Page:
You stop at Whole Foods to grab dinner and some compensatory beer, a Russian Imperial Stout (one of which you're enjoying right now). Ten minutes later, limping along Wilson Boulevard, you give in, capitulate, crack, like the frame of the bike you pull along beside you. Into the back of a cab van goes the spavined Salsa, and less than three miles and seven dollars later you're home.

You've got a Bianchi, a nice full-on Italian job—a geared bike (said with a sneer)—all set to go. You've got a Cross-check and the pieces to make it mobile laying about. You'll get to work tomorrow on two wheels, no worries. The streak will continue.

Sometimes too many bikes is just enough.


*I plan to contact Salsa about getting a replacement frame under warranty. This frame is less than a year old and I've ridden it for about half that time; I haven't abused it by any stretch of the imagination, though I have been commuting on it every day for several months. I'll post here about my experiences, for what it's worth. Damn! I'm bummed. I really like this frame!

17 comments:

Fxdwhl said...

that sucks man and is a valid reminder of why more bikes is more better. you've been a real frame killer lately.

Hjalti said...

I feel your pain brother.

riderx said...

I thought this post was going to be about Donna's bike!

Sucks about the frame. Duct tape and a peanut butter wrench make a good emergency splint (speaking from experience).

DT said...

Damn, I can't believe that thing broke so quick! You didn't even run over any cabs with it...did you?

gmr2048 said...

Suckage. Sorry to hear about that. Hopefully Salsa will be cool and quick in getting you a replacement.

Güero said...

How's it go? The candle that burns twice as bright burns half as long-- I know, that's bullshit- sorry to hear about this, man.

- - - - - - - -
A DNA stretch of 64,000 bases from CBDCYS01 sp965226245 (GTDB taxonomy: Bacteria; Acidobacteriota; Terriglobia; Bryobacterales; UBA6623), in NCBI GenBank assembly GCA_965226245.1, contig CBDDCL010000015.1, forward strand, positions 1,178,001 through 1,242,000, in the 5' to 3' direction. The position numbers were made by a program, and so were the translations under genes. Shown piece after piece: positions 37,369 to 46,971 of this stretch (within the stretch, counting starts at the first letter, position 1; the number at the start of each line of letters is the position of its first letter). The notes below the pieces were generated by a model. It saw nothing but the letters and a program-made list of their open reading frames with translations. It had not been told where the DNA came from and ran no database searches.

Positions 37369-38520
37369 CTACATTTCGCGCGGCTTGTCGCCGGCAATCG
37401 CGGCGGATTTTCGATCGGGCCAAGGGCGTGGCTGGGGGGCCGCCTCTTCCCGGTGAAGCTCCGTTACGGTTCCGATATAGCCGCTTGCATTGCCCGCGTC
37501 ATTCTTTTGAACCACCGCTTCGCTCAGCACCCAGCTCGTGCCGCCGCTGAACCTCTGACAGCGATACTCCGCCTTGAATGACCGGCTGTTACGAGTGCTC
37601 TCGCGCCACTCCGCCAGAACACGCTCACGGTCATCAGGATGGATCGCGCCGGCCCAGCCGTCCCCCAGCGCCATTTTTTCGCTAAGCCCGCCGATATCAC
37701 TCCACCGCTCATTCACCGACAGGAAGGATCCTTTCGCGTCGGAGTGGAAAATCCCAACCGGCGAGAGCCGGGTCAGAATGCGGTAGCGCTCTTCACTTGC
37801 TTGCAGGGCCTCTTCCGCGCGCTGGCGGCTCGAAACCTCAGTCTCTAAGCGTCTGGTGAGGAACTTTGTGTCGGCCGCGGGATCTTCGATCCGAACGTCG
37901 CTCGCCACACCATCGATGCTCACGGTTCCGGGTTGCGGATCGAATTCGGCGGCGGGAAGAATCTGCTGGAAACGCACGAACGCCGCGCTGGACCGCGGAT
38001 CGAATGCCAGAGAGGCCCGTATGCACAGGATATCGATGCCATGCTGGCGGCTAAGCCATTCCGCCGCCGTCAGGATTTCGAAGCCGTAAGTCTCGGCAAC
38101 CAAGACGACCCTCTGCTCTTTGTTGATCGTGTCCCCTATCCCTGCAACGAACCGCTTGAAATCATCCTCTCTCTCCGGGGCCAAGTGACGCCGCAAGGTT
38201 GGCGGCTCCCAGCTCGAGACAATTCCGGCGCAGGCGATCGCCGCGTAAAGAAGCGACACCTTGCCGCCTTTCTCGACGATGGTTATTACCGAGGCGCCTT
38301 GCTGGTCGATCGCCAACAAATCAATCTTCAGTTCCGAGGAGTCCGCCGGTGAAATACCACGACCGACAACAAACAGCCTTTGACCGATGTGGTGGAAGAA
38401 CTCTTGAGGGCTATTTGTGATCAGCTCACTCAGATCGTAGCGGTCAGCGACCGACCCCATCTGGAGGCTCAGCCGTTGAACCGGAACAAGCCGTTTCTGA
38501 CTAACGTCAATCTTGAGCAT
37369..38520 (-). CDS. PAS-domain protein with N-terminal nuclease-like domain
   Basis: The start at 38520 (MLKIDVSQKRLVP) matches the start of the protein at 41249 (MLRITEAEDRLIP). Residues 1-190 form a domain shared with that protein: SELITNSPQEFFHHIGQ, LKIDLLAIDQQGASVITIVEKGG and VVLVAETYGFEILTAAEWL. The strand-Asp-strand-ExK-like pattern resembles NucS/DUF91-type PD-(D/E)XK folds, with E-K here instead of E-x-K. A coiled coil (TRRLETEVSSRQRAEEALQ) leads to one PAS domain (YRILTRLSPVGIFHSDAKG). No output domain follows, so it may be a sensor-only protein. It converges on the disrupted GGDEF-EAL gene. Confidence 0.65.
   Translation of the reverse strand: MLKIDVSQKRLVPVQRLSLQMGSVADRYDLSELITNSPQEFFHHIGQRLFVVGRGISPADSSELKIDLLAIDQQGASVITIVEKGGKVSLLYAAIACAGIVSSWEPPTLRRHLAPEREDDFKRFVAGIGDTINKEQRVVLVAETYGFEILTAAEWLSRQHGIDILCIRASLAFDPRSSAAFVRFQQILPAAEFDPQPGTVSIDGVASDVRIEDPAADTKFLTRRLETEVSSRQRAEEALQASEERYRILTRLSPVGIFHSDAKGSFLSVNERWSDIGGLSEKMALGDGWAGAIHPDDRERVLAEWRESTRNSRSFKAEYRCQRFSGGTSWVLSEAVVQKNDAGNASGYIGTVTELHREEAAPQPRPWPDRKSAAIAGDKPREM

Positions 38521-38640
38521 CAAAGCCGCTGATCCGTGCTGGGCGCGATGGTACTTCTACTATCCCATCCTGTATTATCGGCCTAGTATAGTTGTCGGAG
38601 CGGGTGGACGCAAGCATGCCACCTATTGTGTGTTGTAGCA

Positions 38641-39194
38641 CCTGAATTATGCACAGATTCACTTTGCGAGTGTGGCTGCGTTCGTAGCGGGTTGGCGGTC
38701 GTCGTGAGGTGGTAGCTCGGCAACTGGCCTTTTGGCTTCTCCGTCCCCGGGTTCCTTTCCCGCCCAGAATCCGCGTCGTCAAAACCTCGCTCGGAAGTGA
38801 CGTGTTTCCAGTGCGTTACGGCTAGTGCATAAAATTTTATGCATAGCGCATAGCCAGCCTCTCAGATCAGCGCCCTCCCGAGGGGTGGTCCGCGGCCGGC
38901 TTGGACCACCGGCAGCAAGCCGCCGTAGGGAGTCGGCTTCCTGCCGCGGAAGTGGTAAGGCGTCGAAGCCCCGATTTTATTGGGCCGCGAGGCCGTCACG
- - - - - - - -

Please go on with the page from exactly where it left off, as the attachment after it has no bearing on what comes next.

fatbob29r said...

Steve-o sorry for your loss, with any luck this is it for broken steel for a while for you. By chance did you use

http://www.universalcycles.com/shopping/large_image.php?id=7824?

Tubeular Visions said...

WOW, I feel you man,
well put.

jon_baler said...

man, couldn't believe your luck. good luck with Salsa.

DiscoCowboy said...

The Masi is looking even better to me now... good luck.

Todd said...

Damn man, sorry about your ride. Hopefully Salsa takes care of you, that bike is a beauty.

Rob said...

What a drag! At least you weren't into it at full throttle/power when it decided to epic fail.
Salsa hopefully does the right thing here. I'm curious also.

Cycle Jerk said...

Man, thanks for the story. I am going to check out the creak in my ride tonight.

Also I am building a Salsa Las Cruces SS right now. I hope the scandium holds up better than that.

Hang it there, and try Bells Two Hearted Ale when you get a chance.

Cycle Jerk said...

On a happier note, there was a Palermo sighting today, my neighbor had a custom touring bike made. Check it out

http://cyclejerk.blogspot.com/2008/11/election-day-custom-steel-and-halloween.html

tomp3791 said...

that's an odd location for a down tube failure... so far from the weld zone. Is the crack adjacent to down tube shifter bosses?

Ikon O. Klasst said...

CJ, there should have been a Palermo sighting at the Bliss, but alas, it didn't happen. Care to weigh in, Tom? ;)

Failure occurred well below the down-tube shifter bosses. There's a small crimp near the crack's origin, but I think that's where the tubing begain to buckle as the crack developed. No idea how it happened; a defect when the tube was drawn, maybe?

2drunk2shift said...

That is like a little heart breaking. Long time no connect. Hope the bliss went well, sorry I missed it. Things are well accept for fucking myself up last week. Anyway, let me brag a little. Just got an order for 180 bottles of hot sauce. The biggest order to date. Gotta figure out how to ship it best. That is like a two batch order. HOLY SHIT.